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‘Lost the plot’

Unite slams ‘living will’ proposals for outsourcers post-Carillion
Barckley Sumner, Tuesday, November 20th, 2018


Unite,  which represented hundreds of workers affected by Carillion’s collapse, has said the government ‘has lost the plot’ after it announced proposals to require outsourcers to produce a ‘living will’, in case they collapse.

 

In a major speech yesterday (November 19) the cabinet office minister David Lidington announced that major government outsourcers will be expected to draw up a ‘living will’, which is expected to set out how contracts can be managed in the event of their corporate failure.

 

The ‘living will’ proposals are part of the government’s plans to improve how they undertake and manage outsourced contracts. Lidington has admitted that when Carillion collapsed in January this year the government lacked “key organisational information”.

 

Rather than improving how outsourcing operates Unite believes that the government should focus on insourcing and bringing contracts back under the control of the public sector.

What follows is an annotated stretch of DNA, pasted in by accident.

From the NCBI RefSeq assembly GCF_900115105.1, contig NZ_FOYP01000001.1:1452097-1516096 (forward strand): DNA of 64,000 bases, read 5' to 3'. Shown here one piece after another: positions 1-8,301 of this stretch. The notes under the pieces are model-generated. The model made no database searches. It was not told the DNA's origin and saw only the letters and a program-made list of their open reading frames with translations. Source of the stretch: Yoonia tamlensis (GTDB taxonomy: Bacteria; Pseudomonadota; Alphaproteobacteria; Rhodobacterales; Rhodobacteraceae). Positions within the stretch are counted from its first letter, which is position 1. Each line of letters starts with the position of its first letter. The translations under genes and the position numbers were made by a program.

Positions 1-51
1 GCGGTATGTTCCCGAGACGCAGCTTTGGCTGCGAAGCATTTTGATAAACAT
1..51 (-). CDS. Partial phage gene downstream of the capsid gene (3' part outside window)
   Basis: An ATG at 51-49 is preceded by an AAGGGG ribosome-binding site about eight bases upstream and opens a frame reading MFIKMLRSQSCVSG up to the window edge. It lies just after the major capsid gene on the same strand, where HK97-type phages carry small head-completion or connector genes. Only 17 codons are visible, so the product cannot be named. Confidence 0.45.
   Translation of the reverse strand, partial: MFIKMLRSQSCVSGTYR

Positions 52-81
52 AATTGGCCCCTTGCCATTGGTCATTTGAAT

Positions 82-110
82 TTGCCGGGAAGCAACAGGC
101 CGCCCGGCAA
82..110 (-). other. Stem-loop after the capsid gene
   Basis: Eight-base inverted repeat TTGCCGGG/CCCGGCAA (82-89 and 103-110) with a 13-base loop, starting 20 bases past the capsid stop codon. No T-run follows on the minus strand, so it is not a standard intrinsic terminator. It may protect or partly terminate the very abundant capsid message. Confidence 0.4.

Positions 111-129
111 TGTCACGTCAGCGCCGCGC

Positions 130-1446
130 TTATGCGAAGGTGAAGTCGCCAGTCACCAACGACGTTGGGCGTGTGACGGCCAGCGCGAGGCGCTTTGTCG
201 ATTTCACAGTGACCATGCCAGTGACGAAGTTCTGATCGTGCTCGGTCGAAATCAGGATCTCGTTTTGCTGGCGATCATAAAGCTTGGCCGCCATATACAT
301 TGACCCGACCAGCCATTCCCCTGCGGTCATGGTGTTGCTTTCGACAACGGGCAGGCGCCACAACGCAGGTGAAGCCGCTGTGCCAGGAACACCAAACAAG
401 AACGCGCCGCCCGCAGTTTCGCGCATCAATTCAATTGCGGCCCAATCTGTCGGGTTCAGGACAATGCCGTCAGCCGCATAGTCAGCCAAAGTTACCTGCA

Outsourcers Capita, Serco and Sopra Steria will be asked by the government to produce living wills in the next few weeks

 

Unite acting national officer for local authorities Ian Woodland said, “The government has lost the plot by asking outsourcers to produce their own ‘living wills’.

 

“Not only does the ‘living will’ proposal show that the government’s outsourcing policies are on life support, but they are once again guilty of abdicating their responsibilities,” he said. “If a major outsourcer collapses the last people you are going to trust to provide advice on how to maintain a service is the management who ran it into the ground in the first place.

 

“The idea that Carillion, whose collapse was linked to aggressive accountancy policies and failed to even provide an accurate and accessible list of its directors; should have provided a ‘living will’ to explain how contracts could operate, would be laughable if it was not so serious.

 

“Rather than tinkering round the edges at the broken outsourcing model the government should be concentrating on bringing services in-house, which is in the best interests of consumers and workers.”

 

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